On the two fundamental approaches realism and nominalism

We conceptualize reality in terms of “things” and “events” (which the things participate in). It means that there must be a difference between “things” and “events”, because otherwise “events” collapse into “things” and thus are impossible (which the ancient Greek Parmenides also claimed they are).

Whether this “otherwise” means that process is impossible (as Parmenides claimed and cladistics claims) or that it simply conflates the concept “event” with the concept “thing” is impossible to decide.

However, the definitional difference between “things” and “events” is that an event can be a thing, whereas a thing can’t be an event. This difference is not an existential difference, ie, not that there actually are “things” and “events” out there, but just that we have to keep these concepts apart, because one has to be prior to the other, since simultaneity is impossible both in reality and in words.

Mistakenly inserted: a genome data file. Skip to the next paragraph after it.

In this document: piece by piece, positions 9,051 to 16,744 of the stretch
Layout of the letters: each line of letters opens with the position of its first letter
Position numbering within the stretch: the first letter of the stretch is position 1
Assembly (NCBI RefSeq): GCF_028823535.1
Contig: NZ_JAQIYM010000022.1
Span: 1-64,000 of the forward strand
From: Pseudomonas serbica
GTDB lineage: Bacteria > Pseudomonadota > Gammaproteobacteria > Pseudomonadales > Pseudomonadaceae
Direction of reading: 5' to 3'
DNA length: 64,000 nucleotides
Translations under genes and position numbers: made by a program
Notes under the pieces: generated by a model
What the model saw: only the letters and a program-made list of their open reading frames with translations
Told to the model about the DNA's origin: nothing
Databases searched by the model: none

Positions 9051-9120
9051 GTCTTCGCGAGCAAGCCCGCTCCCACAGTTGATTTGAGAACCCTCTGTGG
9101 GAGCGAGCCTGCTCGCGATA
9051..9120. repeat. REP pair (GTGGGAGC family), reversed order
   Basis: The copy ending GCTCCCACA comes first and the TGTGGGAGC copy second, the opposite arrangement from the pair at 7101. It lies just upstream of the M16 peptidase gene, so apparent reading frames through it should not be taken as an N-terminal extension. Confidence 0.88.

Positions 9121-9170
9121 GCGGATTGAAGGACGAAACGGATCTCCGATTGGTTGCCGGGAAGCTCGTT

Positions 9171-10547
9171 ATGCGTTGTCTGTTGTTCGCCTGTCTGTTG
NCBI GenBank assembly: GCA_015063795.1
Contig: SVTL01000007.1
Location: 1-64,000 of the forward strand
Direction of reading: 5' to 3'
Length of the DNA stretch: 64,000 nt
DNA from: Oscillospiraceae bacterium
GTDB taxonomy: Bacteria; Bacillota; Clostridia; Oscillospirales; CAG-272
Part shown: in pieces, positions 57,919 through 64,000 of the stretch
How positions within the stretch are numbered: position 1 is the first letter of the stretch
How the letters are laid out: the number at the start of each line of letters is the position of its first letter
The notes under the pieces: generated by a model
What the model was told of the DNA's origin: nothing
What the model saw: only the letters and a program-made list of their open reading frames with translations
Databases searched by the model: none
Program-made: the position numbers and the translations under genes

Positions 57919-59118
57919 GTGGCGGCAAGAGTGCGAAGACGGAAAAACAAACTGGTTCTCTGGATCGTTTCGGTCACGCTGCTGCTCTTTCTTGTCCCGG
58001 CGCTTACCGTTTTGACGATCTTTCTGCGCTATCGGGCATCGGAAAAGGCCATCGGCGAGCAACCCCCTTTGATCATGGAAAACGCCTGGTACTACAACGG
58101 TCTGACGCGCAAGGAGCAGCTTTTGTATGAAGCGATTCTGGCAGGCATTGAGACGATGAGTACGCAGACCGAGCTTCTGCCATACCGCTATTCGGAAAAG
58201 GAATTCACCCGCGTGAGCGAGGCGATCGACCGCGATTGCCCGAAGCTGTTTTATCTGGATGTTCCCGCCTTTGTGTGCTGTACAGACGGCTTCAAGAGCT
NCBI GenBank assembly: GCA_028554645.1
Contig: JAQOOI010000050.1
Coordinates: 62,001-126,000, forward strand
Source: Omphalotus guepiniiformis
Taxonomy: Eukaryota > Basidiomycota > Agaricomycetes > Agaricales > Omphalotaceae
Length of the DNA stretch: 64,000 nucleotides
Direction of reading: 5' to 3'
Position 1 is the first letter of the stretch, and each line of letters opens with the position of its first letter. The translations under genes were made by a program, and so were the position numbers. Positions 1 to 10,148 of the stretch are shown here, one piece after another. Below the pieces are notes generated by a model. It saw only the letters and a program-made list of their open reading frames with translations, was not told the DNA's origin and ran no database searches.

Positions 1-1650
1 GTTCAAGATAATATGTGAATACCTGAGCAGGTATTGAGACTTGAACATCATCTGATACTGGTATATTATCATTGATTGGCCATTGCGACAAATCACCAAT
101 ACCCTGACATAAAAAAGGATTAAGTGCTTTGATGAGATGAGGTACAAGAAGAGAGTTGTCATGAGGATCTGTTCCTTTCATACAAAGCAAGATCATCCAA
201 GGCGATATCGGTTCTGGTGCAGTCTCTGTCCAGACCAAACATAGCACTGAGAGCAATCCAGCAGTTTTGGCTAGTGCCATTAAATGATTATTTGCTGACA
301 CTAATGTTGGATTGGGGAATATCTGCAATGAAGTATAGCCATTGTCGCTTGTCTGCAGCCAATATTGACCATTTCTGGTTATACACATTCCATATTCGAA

This fact, ie, that simultaneity is impossible, does thus mean that there are two possible fundamental approaches: one assuming that “events” equal “things” (called realism) and another keeping “things” and “events” apart (called nominalism). The former is thus indecisive as to whether it means that process is impossible or that it simply conflates the concept “event” with the concept “thing”, whereas the latter is consistent. The former is also the basis for “scientific race biology”, whereas the latter is the basis for today’s fusion of logic with mathematics.

The fundamental question we all have to answer is thus whether we acknowledge a difference between “things” and “events” or not. If not (like cladistics and particle physics), then we actually either deny conceptualization itself or are consistently inconsistent. If yes, then we’re on the track of modern mathematics.


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